Managing Expectations

One of the first things a young political operative learns is: Manage expectations.

Actually, the VERY first thing a young political operative learns is: Don’t [mess] up filing. If your candidate can’t get on the ballot, your campaign cannot be successful.

Managing expectations is very much on everyone’s mind here in Your Nation’s Capital.

Donald Trump is heading to Vietnam; Michael Cohen is heading to Capitol Hill; and, Robert Mueller is heading for home.

There is also a spirited discussion about how the National League East will go this baseball season, but we’ll leave that until we’re a little deeper into the Spring Training season.

Let’s start with Trump’s summit with North Korea dictator Kim Jong Un. Without any bone spur cracks, they will be meeting in Hanoi this week and the expectations for success, as I understand them, is getting a commitment for no new testing of missiles capable of launching nuclear warheads at the U.S. and, for that matter, no new testing of nuclear warheads.

SIDEBAR

Trump said the other day that he and Kim had “fallen in love,” which is creepy enough, but it is also a long way from Trump’s first round with Kim, when the goal was the total denuclearization of the Korean Peninsula.

If ever there was a policy that fairly screamed to be reduced to an acronym, the “total denuclearization of the Korean Peninsula” would be it.

How much easier would be to simply say (or type): TDKP?
This is why you subscribe to Mullings.

END SIDEBAR

Anyway, the TDKP goal is lost to history. The new goal, after comparing weird hairdos, is the status quo.

Kim, for his part, needs more food, fuel, investment, and the ability to export something other than weapons of mass destruction. Kim will likely get from Trump a decrease in sanctions, and an increase in diplomatic recognition – not full ambassadorial representation, but whatever is in the State Department’s bag o’ tricks that will allow Kim to show North Korea is moving toward being a full player on the world stage.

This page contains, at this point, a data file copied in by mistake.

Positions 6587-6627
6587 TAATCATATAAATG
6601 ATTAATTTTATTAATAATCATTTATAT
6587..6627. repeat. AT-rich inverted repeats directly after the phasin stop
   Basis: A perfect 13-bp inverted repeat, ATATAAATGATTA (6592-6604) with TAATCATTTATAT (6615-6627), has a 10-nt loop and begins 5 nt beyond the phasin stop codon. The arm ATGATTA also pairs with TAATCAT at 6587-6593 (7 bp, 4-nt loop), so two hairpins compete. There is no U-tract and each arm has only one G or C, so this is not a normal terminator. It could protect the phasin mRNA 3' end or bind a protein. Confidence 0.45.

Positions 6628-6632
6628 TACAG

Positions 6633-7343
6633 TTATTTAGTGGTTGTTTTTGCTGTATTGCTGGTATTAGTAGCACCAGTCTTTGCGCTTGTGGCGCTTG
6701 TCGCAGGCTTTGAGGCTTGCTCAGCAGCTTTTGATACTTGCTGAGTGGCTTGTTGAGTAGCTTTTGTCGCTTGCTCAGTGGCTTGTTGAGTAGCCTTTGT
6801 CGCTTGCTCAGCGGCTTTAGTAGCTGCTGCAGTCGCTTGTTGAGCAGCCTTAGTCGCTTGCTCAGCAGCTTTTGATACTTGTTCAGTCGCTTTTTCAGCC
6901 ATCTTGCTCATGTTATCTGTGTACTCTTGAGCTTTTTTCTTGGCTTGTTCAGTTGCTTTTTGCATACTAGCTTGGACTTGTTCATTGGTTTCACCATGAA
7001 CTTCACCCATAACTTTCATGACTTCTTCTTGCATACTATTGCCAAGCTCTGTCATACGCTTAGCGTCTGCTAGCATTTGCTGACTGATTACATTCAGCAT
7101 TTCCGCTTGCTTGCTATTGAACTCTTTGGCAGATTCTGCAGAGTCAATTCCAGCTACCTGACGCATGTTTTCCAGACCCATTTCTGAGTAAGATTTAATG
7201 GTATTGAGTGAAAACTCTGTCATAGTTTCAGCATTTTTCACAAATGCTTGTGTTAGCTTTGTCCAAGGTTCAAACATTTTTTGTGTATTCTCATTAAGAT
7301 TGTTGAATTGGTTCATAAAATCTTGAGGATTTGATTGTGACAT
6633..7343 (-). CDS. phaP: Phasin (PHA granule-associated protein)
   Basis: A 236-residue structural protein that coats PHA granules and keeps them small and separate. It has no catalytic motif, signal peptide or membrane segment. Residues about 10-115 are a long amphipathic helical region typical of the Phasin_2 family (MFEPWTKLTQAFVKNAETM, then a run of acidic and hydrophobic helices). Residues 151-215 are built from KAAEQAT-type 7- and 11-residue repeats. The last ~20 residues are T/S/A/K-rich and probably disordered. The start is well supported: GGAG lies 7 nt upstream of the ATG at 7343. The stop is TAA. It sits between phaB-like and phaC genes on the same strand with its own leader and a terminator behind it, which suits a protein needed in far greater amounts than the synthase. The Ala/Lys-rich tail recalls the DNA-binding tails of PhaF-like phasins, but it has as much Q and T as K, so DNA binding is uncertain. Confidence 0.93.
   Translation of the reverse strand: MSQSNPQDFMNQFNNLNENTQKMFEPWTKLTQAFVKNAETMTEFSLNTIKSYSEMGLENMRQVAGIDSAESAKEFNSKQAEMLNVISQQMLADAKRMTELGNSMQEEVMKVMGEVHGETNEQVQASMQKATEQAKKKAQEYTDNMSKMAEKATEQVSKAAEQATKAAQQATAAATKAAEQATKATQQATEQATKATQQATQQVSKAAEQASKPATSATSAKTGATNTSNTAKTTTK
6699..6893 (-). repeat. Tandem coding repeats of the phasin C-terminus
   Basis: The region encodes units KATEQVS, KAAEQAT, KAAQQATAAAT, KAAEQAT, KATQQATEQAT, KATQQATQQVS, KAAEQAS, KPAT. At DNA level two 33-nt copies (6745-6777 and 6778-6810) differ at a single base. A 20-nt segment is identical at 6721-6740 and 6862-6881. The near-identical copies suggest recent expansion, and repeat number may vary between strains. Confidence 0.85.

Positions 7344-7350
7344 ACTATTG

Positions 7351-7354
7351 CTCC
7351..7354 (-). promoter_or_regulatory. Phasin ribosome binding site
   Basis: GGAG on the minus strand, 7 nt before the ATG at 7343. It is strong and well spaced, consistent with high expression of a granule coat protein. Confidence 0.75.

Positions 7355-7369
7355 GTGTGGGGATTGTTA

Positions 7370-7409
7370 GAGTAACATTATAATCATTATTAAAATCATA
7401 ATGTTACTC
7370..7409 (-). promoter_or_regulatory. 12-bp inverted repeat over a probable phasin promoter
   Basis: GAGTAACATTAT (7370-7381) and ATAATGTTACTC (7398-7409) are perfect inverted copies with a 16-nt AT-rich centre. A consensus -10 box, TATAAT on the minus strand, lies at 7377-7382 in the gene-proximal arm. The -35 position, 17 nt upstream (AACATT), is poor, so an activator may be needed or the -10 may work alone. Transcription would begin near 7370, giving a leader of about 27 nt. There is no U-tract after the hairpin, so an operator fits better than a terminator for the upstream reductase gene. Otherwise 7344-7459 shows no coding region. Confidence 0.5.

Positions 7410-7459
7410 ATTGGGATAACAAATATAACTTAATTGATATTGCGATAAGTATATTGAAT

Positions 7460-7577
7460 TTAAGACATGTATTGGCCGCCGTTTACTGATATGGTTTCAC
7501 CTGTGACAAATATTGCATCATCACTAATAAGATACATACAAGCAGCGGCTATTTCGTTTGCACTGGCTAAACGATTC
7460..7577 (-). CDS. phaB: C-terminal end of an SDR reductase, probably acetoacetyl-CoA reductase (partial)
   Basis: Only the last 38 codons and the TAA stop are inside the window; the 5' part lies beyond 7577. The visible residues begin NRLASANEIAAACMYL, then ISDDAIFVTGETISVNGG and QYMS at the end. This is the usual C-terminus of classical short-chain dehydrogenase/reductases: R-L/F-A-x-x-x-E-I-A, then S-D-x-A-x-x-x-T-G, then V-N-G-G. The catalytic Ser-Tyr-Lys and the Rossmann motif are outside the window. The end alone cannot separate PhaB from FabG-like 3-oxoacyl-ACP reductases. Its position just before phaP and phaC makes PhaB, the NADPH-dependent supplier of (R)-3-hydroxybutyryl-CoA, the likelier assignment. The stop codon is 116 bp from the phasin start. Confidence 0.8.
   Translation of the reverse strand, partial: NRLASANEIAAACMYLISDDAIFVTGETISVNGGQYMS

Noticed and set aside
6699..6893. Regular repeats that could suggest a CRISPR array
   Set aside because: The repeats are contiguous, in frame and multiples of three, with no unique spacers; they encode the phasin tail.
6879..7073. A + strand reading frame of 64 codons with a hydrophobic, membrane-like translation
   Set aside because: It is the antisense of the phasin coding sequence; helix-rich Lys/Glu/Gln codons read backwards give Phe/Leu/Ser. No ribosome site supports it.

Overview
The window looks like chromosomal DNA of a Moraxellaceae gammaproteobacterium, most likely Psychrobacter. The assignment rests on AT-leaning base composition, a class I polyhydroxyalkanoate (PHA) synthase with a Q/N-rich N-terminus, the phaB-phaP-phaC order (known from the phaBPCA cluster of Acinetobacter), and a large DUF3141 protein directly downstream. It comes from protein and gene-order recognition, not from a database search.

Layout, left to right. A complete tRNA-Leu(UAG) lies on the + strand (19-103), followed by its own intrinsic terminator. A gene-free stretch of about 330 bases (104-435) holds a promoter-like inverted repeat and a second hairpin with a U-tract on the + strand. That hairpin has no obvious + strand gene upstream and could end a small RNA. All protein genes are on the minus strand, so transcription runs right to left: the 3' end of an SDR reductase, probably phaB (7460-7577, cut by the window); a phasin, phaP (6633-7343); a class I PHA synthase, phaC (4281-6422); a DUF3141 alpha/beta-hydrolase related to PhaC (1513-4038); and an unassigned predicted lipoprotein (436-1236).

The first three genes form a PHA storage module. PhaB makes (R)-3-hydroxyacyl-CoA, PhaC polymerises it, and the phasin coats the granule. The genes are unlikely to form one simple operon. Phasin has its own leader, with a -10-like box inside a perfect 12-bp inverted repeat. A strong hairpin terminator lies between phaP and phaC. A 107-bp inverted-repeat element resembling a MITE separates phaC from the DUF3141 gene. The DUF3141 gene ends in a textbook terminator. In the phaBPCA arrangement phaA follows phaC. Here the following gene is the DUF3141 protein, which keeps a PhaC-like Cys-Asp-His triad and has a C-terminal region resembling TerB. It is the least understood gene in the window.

Then, there’s Michael Cohen. Cohen went through the last decade or so, strutting around the cool bars and restaurants in Manhattan, burnishing his reputation as Donald Trump’s Fixer.

Somewhere between threatening reporters on the phone, and lying about payments to porn stars, Cohen and Trump fell out of love – thereby creating the love gap in Trump’s life currently being filled by Kim Jong Un.

Cohen will testify this week before not one, not two, but three Congressional committees this week: House Oversight and House Intelligence (both led by Democrats) and Senate Intelligence (led by Republicans).

Only the testimony before the House Oversight Committee will be public – currently scheduled for Wednesday when Trump and Kim will be in their own private discussions.

What will Michael Cohen tell the committees that we don’t already know?

Probably not much, but his testimony will be a lot more interesting for the panels on the cable chat shows to discuss than the amount of vanadium and titanium North Korea will be allowed to export.

Finally, there are the expectations of the Mueller report which now range from a handwritten note in the same envelope as the keys to the office; to a library of charges and proofs accusing the Trump campaign and, perhaps, Trump himself as being Howdy Doody to Trump’s Buffalo Bob.

Whenever Mueller releases whatever he releases this is my expectation: The new chair of the House Intelligence Committee, Adam Schiff (D-Ca) will have his staff set up a cot next to the position where the cable shows do their standups, so he can be available for interviews 24/7.

Robert Mueller and his team know a lot more than you and I do. They know a lot more than anyone in Congress does. They might know a lot more than Donald Trump does.

The busiest people in the U.S. this week will not be the staffs of the Committees, or the State Department, or the Department of Justice.

The busiest people will be those who are drafting statements – minute-by-minute – for the 273 Democrats running for President.

On the Secret Decoder Ring page today: Links to the WashPost’s curtain-raiser on the Kim/Trump summit, to a list of sanctions in place against North Korea, Howdy Doody, and the Mother Jones look at what might be in the Mueller Report.

Reprinted from Mullings

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